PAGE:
Pakistan teachers strike over kidnapped vice-chancellor

By M Ilyas Khan
BBC News, Islamabad


Teachers in the north-western Pakistani province of Khyber Pakhtunkhwa have gone on indefinite strike.

They want to put pressure on the government to negotiate the release of a university lecturer being held by the Pakistani Taliban.

Dr Ajmal Khan, the vice-chancellor of the Islamia College University in Peshawar, was kidnapped from his campus residence on 7 September.

On 7 October a video purportedly of him was released by the Taliban.

It showed Dr Khan appealing to the government to negotiate his release with members of the Tehrik-e-Taliban Pakistan (TTP).

He also appealed to the teacher and student community to put pressure on the government over his abduction.

The doctor made a similar appeal in another video released on Sunday.

In that he said that the Taliban had given him until 20 November to persuade the government to negotiate his release.

"If their [the TTP] demands are not accepted by 20 November, then I will not remain in this world," he said in the video, reading from a written text in the Urdu language.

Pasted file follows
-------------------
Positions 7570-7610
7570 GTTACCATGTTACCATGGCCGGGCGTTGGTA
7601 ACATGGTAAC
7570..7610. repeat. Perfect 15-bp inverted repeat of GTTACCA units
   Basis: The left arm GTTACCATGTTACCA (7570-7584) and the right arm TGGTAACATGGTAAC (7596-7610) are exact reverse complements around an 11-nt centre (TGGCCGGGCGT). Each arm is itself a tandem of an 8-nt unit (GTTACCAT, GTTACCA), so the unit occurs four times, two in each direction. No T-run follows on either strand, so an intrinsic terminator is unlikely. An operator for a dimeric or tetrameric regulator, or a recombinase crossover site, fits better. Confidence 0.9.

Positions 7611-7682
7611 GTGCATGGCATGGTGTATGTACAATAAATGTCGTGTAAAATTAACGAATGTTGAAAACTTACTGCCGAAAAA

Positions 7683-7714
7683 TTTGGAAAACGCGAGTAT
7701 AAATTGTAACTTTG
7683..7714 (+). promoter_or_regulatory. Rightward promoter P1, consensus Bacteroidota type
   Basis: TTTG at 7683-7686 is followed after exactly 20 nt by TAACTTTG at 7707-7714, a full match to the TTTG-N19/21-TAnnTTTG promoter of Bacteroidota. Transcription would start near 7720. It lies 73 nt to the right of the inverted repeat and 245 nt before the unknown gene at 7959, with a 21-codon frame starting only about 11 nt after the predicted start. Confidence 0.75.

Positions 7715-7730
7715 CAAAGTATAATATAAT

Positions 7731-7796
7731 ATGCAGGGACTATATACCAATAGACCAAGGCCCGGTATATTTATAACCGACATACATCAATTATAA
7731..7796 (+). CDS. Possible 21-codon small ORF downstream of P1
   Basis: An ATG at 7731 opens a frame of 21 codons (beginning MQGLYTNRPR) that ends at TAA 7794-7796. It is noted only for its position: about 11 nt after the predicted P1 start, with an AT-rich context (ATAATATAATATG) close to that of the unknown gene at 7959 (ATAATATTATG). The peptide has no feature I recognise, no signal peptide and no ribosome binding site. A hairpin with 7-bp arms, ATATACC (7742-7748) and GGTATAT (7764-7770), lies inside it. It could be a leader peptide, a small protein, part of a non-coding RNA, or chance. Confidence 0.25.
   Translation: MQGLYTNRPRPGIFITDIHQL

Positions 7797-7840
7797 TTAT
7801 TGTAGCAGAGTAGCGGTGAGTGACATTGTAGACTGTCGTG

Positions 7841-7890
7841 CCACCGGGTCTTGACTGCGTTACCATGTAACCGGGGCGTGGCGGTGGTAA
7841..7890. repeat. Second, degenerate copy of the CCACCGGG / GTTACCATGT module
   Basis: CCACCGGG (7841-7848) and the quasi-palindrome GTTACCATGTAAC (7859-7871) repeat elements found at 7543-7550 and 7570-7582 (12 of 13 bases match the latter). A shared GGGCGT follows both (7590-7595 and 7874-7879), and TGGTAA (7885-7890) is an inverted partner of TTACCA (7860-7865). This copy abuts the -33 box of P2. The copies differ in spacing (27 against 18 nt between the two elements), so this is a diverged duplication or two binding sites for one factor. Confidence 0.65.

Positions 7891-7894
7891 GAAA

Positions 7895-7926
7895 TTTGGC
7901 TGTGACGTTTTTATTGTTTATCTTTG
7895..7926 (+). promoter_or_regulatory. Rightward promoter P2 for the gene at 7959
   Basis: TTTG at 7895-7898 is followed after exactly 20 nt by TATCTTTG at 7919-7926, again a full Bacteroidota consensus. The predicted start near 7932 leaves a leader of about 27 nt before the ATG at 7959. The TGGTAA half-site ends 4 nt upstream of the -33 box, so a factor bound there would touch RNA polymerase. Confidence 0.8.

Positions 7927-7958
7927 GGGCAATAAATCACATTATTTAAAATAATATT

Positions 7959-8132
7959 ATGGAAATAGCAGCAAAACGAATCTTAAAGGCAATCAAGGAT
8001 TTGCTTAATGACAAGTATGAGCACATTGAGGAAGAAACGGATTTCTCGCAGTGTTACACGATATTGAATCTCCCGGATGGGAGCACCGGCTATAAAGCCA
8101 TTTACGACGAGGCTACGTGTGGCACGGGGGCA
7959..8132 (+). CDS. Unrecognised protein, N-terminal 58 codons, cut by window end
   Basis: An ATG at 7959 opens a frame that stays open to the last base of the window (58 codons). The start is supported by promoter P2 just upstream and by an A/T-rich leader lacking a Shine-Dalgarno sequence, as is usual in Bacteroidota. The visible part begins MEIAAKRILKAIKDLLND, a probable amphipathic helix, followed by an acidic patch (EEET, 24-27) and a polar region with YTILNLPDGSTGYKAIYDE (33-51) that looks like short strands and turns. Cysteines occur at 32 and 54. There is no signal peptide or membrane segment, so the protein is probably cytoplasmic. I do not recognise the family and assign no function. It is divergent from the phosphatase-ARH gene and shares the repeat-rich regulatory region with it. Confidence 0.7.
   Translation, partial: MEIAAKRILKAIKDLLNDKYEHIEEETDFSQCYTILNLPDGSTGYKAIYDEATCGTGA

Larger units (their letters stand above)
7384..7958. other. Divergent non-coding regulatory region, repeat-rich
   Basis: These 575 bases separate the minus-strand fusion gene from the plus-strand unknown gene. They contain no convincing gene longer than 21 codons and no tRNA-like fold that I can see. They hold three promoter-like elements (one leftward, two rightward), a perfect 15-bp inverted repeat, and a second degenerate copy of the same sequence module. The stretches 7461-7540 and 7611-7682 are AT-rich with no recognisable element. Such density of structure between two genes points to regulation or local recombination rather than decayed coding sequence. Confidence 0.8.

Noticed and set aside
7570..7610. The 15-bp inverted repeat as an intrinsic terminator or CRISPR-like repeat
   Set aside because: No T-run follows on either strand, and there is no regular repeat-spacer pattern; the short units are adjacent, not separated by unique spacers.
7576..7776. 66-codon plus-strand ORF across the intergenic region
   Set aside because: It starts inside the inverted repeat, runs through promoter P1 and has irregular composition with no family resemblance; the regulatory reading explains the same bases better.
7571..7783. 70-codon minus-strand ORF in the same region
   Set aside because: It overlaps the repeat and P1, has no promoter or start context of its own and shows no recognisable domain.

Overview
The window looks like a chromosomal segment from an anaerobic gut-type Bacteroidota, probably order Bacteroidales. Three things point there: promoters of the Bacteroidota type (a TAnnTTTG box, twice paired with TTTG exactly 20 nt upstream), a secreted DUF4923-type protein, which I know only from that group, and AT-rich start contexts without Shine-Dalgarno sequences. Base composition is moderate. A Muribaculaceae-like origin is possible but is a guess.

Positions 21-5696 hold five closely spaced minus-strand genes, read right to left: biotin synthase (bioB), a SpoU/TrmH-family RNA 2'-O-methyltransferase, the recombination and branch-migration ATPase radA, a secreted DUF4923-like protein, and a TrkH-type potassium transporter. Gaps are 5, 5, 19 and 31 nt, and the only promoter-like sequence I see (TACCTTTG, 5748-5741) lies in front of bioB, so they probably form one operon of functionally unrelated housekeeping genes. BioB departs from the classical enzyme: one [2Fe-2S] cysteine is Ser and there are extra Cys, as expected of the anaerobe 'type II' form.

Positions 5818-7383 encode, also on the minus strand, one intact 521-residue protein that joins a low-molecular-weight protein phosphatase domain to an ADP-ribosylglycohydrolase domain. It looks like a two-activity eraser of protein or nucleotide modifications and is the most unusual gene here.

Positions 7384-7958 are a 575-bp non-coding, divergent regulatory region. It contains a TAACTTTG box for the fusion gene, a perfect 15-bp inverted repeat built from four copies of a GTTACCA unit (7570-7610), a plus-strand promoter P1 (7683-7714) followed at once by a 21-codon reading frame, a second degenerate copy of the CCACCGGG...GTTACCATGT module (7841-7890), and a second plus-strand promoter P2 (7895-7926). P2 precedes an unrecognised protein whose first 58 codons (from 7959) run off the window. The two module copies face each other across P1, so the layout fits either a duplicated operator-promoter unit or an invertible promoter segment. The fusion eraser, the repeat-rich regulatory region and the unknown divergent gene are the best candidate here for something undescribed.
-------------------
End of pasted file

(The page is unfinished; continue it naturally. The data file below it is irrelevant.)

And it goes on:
Senior members of Pakistan's Teachers' Association called an emergency meeting hours after the video was aired to declare an indefinite strike in universities in Khyber Pakhtunkhwa - the province which until recently was known as North West Frontier Province.

The association said that if quick action was not forthcoming from the government, the strike may be extended to universities all over the country.

Reacting to the video, provincial information minister Mian Iftikhar Hussain said that his government would do everything to secure Dr Khan's release.

"We have always done everything possible to secure the release of kidnapped persons, and we will do our best in this case as well," he said in a press release issued on Sunday night.

The TTP have not made clear their demands, but it is understood they want the release of some of their detained leaders in return for Dr Khan's release.

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